The Mickey Mouse universe is a fictional shared universe, the setting for stories involving Disney cartoon characters Mickey and Minnie Mouse, Pluto and many other characters. The universe originated from the Mickey Mouse animated short films produced by Disney starting in 1928, but its first consistent version was created by Floyd Gottfredson in the Mickey Mouse newspaper comic strip. Real-world versions exist in Disneyland and Tokyo Disneyland, called Mickey's Toontown. Since 1990, the city in which Mickey lives is called Mouseton in American comics. In modern continuity, Mouseton is depicted as being located in the fictional U. S. state of Calisota, analogous to Northern California. This fictional state was invented by comics writer Carl Barks in 1952 as the location for Donald Duck's home city, Duckburg; the most consistent aspect of the Mickey Mouse universe is the characters. The most well-known include Mickey's girlfriend Minnie, pet dog Pluto, friends Goofy, Horace Horsecollar, Clarabelle Cow, nemesis Pete.
Some Disney productions incorporate characters from Disney's animated feature films, such as Bath Day, Mickey's Christmas Carol, – most extensively – Disney's House of Mouse. The term "Mickey Mouse universe" is not used by the Walt Disney Company, but it has been used by Disney comics author and animation historian David Gerstein; the Walt Disney Company uses terms such as Mickey & Friends or Mickey & the Gang to refer to the character franchise. The Mickey Mouse universe originated with the debut of Mickey himself in Plane Crazy. Although Mickey's stories included the character Pete, created in 1925, the world in which Mickey lives holds a continuity independent from earlier films. An exception to this was the reintroduction of Oswald the Lucky Rabbit in 2010 with the release of Epic Mickey. In 1930, Disney began a Mickey Mouse comic strip which expanded Mickey's world; the stories became a work of collaborative fiction with different writers working in different mediums. This sometimes caused continuity discrepancies.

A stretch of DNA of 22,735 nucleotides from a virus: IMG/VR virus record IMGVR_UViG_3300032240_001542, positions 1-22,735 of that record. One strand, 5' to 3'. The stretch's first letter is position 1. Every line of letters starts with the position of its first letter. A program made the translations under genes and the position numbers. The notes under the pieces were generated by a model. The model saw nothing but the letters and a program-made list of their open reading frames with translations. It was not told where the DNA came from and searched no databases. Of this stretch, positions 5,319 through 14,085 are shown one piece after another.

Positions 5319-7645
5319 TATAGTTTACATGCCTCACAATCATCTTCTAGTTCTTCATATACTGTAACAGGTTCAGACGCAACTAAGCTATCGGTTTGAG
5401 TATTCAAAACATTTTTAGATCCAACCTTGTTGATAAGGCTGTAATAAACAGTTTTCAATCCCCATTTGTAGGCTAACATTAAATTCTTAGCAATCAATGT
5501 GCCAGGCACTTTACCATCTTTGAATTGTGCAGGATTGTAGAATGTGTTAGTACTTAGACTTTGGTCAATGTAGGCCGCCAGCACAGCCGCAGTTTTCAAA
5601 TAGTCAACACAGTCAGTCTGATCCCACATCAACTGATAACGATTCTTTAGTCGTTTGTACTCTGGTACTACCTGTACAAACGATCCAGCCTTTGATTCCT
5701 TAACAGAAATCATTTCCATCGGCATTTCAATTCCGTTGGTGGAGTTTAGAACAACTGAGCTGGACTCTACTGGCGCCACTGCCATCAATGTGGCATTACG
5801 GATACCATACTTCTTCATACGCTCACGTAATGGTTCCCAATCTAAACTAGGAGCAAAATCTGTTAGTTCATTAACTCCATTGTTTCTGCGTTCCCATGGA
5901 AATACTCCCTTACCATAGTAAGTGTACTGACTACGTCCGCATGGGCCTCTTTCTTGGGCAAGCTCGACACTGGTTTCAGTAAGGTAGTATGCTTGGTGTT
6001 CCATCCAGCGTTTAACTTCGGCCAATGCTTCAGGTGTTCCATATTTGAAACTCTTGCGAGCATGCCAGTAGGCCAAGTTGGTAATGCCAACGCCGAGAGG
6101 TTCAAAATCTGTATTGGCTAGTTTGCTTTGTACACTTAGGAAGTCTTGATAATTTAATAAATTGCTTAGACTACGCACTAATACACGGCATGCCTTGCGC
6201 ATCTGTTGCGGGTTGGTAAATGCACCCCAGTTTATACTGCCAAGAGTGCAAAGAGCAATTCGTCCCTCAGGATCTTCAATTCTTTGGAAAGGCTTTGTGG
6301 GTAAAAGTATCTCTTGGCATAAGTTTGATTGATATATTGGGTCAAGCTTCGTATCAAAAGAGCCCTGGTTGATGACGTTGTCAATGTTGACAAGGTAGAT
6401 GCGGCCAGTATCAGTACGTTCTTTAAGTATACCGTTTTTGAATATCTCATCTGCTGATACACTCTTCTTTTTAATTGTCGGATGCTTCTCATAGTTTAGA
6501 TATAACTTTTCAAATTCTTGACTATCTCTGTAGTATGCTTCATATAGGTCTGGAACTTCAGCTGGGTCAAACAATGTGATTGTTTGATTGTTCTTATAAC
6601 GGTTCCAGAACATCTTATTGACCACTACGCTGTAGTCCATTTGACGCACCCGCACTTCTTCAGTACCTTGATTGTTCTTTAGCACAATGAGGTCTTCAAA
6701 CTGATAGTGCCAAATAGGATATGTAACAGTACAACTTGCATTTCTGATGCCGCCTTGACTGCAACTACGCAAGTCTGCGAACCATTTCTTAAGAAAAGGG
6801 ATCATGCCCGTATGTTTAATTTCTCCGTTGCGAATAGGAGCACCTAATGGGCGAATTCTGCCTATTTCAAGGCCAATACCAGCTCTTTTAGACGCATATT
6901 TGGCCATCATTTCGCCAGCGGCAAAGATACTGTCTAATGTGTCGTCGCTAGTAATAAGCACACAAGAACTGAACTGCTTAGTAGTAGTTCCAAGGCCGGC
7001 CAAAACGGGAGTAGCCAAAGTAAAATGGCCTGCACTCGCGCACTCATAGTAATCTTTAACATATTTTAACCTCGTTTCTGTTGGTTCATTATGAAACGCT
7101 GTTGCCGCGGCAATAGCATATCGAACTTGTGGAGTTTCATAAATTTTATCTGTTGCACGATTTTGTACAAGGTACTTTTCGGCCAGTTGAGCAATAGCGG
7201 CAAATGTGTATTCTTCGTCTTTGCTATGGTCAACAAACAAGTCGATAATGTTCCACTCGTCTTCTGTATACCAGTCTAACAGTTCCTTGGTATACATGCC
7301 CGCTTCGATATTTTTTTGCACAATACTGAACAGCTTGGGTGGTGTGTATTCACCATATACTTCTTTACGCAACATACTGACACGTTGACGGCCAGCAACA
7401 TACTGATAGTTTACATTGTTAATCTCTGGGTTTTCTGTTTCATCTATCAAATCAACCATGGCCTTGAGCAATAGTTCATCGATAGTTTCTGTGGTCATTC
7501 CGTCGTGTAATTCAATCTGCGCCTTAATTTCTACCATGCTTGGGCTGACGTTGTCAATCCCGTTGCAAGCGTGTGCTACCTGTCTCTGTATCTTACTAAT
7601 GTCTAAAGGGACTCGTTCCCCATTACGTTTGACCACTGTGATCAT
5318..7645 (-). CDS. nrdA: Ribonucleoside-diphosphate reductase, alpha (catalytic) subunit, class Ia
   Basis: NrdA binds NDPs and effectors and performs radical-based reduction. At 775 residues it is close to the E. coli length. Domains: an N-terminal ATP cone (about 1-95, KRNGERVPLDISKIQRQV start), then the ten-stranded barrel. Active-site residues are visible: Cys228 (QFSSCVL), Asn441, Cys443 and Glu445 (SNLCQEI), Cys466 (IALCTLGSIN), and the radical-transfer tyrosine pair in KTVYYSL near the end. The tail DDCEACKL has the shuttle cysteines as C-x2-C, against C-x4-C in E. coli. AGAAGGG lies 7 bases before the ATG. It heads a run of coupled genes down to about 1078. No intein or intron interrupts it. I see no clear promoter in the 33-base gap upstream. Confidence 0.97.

For example, while Mickey and his friends live in the same contemporary setting, they sometimes appear in exotic settings including period pieces and fantasy films. One way the comics writers explained this discrepancy was to present the characters as "real" cartoon characters who are employed by Disney as actors. Walter J. Ong in his cultural research of Mickey Mouse and Americanism agreed with this opinion. In short, characters are less animal features in their characteristics; this understanding of the characters leading separate lives was welcomed by Walt Disney who when asked whether or not Mickey and Minnie were married, replied that the mice were indeed married in their "private lives", but that they sometimes appear as boyfriend and girlfriend for "screen purposes." In the World War II propaganda film The New Spirit, Donald Duck fills out his income tax and lists his occupation as "actor", the film The Three Musketeers includes a DVD bonus feature of the characters reminiscing on their experience filming the movie.